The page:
Star Trek Triple Feature with Director Nicholas Meyer in Person
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The last date listed for Star Trek Triple Feature was Saturday December 5, 2009 / 7:30pm.
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Put together outdoor screenings of popular movies, live music from up-and-coming local bands and some of the city's most famous food trucks and you've got the perfect L.A. summer experience. Street Food Cinema features a different lineup of eats and entertainment for a fabulous variety of fun under the stars. Grab some blankets, pillows, picnic items -- even your dog -- and come on out. Films are screened in high-def DLP projection, with cinema quality picture and sound. Please see the full event description for the current schedule. Learn More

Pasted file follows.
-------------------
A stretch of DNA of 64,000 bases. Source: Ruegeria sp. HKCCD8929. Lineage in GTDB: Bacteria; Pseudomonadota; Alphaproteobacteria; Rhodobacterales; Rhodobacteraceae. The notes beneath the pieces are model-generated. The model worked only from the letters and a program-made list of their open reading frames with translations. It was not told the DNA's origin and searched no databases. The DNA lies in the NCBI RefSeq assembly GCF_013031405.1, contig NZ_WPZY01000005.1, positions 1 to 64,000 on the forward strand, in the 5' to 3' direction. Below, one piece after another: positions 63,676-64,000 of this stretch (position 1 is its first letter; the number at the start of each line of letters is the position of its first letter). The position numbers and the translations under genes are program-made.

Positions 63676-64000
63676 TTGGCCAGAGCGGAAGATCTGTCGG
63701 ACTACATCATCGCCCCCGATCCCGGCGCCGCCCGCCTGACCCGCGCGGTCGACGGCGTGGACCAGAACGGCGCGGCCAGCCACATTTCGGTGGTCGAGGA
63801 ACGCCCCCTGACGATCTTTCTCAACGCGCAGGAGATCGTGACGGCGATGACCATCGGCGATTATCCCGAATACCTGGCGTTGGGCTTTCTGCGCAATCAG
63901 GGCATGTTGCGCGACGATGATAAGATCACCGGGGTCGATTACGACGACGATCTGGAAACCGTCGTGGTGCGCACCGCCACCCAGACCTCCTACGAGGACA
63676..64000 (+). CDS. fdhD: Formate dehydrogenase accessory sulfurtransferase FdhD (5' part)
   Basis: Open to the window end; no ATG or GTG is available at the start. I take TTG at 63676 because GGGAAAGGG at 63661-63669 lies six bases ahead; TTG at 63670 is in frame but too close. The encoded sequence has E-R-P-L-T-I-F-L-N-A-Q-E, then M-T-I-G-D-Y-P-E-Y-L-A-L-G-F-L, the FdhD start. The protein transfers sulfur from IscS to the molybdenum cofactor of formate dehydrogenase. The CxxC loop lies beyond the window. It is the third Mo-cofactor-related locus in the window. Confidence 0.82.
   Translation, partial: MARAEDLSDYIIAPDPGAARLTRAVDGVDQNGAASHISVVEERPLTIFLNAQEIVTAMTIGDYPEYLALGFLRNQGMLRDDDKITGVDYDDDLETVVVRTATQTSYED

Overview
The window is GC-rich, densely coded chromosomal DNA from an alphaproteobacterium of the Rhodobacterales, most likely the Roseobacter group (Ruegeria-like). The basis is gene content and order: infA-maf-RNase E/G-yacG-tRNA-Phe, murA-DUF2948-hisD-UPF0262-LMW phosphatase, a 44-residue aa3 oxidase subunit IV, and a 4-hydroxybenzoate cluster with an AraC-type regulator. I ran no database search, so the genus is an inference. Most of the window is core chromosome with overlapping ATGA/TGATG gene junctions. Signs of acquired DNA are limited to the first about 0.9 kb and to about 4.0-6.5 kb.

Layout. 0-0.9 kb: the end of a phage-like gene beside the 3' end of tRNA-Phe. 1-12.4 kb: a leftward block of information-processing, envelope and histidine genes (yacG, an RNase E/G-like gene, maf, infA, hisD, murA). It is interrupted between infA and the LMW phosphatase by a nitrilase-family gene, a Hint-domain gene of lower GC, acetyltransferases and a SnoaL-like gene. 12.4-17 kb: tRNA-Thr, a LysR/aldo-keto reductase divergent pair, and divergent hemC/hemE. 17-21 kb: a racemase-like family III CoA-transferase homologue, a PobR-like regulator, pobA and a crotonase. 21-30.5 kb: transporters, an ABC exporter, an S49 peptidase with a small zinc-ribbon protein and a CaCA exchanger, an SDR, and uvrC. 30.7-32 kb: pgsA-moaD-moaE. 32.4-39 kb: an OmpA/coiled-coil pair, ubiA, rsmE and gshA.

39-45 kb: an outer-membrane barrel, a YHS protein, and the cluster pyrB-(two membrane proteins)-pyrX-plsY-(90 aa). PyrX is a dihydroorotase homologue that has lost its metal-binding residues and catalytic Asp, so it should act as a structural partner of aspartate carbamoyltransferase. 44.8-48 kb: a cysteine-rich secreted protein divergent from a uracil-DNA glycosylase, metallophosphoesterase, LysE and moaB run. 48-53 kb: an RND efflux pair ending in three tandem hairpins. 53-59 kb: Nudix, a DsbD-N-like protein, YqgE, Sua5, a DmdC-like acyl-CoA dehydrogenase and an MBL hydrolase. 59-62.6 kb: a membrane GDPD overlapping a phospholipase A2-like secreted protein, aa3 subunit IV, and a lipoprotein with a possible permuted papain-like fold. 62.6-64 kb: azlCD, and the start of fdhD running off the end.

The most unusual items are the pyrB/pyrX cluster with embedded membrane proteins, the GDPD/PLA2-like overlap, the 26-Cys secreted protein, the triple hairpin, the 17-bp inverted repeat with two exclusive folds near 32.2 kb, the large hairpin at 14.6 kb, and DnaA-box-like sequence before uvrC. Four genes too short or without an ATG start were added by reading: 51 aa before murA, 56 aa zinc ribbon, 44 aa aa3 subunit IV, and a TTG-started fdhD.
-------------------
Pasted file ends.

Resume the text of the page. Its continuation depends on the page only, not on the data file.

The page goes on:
Star Trek II: The Wrath of Khan
1982, Paramount, 116 min. Dir. Nicholas Meyer.
Part one of the three-part story arc. The genetically-engineered Khan, played with ferocious energy by Ricardo Montalban, escapes from a 15-year exile to exact revenge on James T. Kirk (William Shatner). Leonard Nimoy, DeForest Kelly, George Takei, Walter Koenig, Nichelle Nichols and the rest of the Enterprise crew must stop him from obtaining Project Genesis and using its power as a doomsday device.
Star Trek III: In Search of Spock
1984, Paramount, 105 min. Dir. Leonard Nimoy.
At the end of The Wrath of Khan, Spock’s dead … or is he? Leonard Nimoy portrays the lovable, logical Vulcan and makes his directorial debut with the film that answers that question.
Star Trek IV: The Voyage Home
1986, Paramount, 119 min. Dir. Leonard Nimoy.
The most accessible Star Trek film ever made sets its previously galaxy-spanning adventures in a contemporary setting with a healthy dollop of humor.
Discussion in between II and III with director Nicholas Meyer and other Star Trek guests.
About the Ticket Supplier: American Cinematheque
The American Cinematheque is a non-profit, viewer-supported cultural organization dedicated exclusively to the public presentation of the Moving Picture in all its forms. The Cinematheque presents the best of film and video – ranging form the classics to the outer frontiers of the art form.